I have never been a calorie counter. This is probably in part because I was very thin throughout my childhood and even had trouble putting on weight when I wanted to. Those days are gone, but I never picked up the habit of counting my daily intake. In general, I believe in consuming a balance of healthy foods, with an occasional treat, and getting moderate exercise. I do check the labels of most processed foods before I purchase (for example, comparing sodium, overall calories, and calories from fat between two cans of soup before buying), but I don’t really go crazy about this sort of stuff. If I put on any significant amount of weight, I figure my food balance or my exercise is a little off, and I make a tweak.
So imagine my surprise recently when I actually put a number to the difference in calories between types of milk. After seeing that Lucerne brand skim milk has 40 fewer calories than 1%, I decided it was worth the switch. I drink about one glass per day with dinner, and occasionally, I have milk with my breakfast cereal. So I figured I would be saving at least 280 calories per week, likely more, for pouring my milk out of a different colored container.
I was hesitant at first, because I have tried those brands that taste more like milky sugar water, and I can understand how that would turn someone off from skim milk. But if you do make the switch to a lower fat milk and don’t like the taste, just give another brand a chance! I feel so thankful that most of the brands in our supermarket have full flavor, which is nearly indistinguishable from 1% to skim.
So now for the numbers…
From the milk containers in our refrigerator and from online searches, it looks like an 8 oz glass of Lucerne brand milk has 90 calories in skim, 130 calories in 1%, 130 calories in 2% (but more calories from fat there), and 160 calories in whole milk.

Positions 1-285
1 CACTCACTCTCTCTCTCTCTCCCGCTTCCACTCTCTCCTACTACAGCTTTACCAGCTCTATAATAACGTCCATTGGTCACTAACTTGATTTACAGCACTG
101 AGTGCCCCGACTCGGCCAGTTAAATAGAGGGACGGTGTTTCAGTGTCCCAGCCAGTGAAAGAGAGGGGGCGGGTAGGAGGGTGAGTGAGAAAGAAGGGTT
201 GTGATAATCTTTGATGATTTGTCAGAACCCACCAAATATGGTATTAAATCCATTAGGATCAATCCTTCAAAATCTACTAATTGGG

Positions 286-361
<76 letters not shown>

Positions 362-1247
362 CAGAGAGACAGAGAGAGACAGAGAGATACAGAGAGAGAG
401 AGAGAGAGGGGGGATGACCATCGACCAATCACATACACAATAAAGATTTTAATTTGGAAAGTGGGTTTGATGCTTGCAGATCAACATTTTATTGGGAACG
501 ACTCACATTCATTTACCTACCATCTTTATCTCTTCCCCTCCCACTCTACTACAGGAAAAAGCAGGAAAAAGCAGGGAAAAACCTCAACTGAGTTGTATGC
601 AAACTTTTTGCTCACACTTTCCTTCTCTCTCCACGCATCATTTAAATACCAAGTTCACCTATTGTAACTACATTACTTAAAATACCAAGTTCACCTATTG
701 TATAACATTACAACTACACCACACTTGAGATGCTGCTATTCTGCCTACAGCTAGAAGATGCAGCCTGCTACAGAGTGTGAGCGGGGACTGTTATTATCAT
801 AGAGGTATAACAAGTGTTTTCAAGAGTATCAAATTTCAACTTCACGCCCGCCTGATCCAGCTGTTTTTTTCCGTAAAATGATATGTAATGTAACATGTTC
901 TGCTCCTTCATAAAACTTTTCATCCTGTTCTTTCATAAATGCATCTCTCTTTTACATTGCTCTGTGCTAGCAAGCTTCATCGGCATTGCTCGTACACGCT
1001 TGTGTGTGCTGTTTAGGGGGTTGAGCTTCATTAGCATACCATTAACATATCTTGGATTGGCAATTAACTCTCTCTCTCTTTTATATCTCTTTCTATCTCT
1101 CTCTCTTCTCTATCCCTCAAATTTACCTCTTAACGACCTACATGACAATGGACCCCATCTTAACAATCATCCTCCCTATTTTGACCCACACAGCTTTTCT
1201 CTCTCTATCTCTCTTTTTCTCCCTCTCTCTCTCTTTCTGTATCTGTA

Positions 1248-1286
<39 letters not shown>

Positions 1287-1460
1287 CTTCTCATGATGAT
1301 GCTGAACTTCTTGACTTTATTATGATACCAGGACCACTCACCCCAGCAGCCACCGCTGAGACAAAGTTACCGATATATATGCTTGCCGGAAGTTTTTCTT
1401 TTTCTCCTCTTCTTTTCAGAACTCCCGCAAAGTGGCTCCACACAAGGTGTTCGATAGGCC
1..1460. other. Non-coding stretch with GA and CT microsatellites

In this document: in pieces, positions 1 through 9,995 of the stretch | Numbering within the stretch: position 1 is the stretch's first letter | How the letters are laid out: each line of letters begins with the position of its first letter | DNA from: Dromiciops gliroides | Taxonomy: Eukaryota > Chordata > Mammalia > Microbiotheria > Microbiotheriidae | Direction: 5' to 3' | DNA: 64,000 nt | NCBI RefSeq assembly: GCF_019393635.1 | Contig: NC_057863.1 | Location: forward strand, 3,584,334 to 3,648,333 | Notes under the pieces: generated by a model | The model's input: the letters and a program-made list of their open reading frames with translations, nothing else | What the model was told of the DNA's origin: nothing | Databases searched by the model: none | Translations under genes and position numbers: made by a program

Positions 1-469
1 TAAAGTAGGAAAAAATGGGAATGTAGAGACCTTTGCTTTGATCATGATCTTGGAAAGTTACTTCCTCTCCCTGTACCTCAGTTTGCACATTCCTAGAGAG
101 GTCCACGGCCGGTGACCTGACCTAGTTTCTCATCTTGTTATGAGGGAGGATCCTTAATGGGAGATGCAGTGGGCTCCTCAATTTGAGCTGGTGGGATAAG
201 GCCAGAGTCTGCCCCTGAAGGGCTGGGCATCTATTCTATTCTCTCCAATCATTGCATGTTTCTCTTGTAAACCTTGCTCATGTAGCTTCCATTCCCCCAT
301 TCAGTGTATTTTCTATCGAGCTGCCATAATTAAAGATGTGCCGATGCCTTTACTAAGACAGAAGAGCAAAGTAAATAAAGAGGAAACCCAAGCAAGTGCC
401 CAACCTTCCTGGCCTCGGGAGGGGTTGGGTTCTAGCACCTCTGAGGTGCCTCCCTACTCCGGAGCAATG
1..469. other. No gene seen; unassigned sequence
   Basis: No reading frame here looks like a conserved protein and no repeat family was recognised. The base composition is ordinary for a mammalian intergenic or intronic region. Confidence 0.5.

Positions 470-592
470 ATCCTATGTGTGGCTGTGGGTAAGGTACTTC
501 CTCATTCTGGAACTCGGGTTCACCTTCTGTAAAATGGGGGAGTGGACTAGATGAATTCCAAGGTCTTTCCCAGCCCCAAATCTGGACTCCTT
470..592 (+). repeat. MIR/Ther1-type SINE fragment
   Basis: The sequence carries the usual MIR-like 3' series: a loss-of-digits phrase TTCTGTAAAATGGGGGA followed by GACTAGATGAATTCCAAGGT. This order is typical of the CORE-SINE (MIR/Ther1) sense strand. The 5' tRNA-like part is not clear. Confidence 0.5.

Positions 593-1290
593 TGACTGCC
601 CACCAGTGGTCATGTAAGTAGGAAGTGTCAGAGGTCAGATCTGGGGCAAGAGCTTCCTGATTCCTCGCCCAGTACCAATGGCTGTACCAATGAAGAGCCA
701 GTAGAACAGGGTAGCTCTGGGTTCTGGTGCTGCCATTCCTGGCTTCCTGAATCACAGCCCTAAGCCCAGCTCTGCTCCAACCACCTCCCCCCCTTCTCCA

My favorite comparison for anything is a can of Coca Cola. I love Coca Cola (or Pepsi, any cola really), and I despise the nasty flavor of diet soda. But I have heard the lectures about how much weight people put on just from drinking soda, so I limit myself to one per week or fewer. When I am deciding whether a candy bar is worth it or not, or how many snacks I should put in a bowl, I think about it in terms of how make Cokes I could consume for the same number of calories. I call this the “Coke comparison rule of thumb.”
To put milk in perspective, consider that a 12 oz can of Coke in the United States contains 140 calories. That’s right, cola contains about the same number of calories as an 8 oz glass of 1% milk and fewer calories than a comparable glass of whole milk! Using my Coke rule, it turns out that switching to one glass of skim milk per day instead of one glass of 1% milk is the equivalent of two fewer Coca Cola’s per week. That was enough to convince me!
Now to be clear, I am not telling you to avoid milk! Milk contains protein, vitamins, and minerals, so the calories you consume from milk do a lot more for your body than the non-nutrient-filled calories you get from a Coke. Some doctors will even tell you that drinking low fat milk can help you lose weight. (I will neither espouse nor dispute this belief, as I am not a physician, but hey, you can Google it if you’re curious.) All I am really trying to say is that the Coke rule is an interesting comparison to keep in mind when you decide what type of milk is right for you and your family.
I would like to conclude with one final point that might surprise you. (This is for you, Jamie Oliver!) Many people are concerned about soda and chips sold in school vending machines. But did you know that the typical carton of chocolate milk, like those sold in public schools, contains around 225 calories per serving? (Think of the “Coke comparison rule of thumb” = 140 Calories.) Yikes!
Photo credit: http://lovelypackage.com/milk-concept/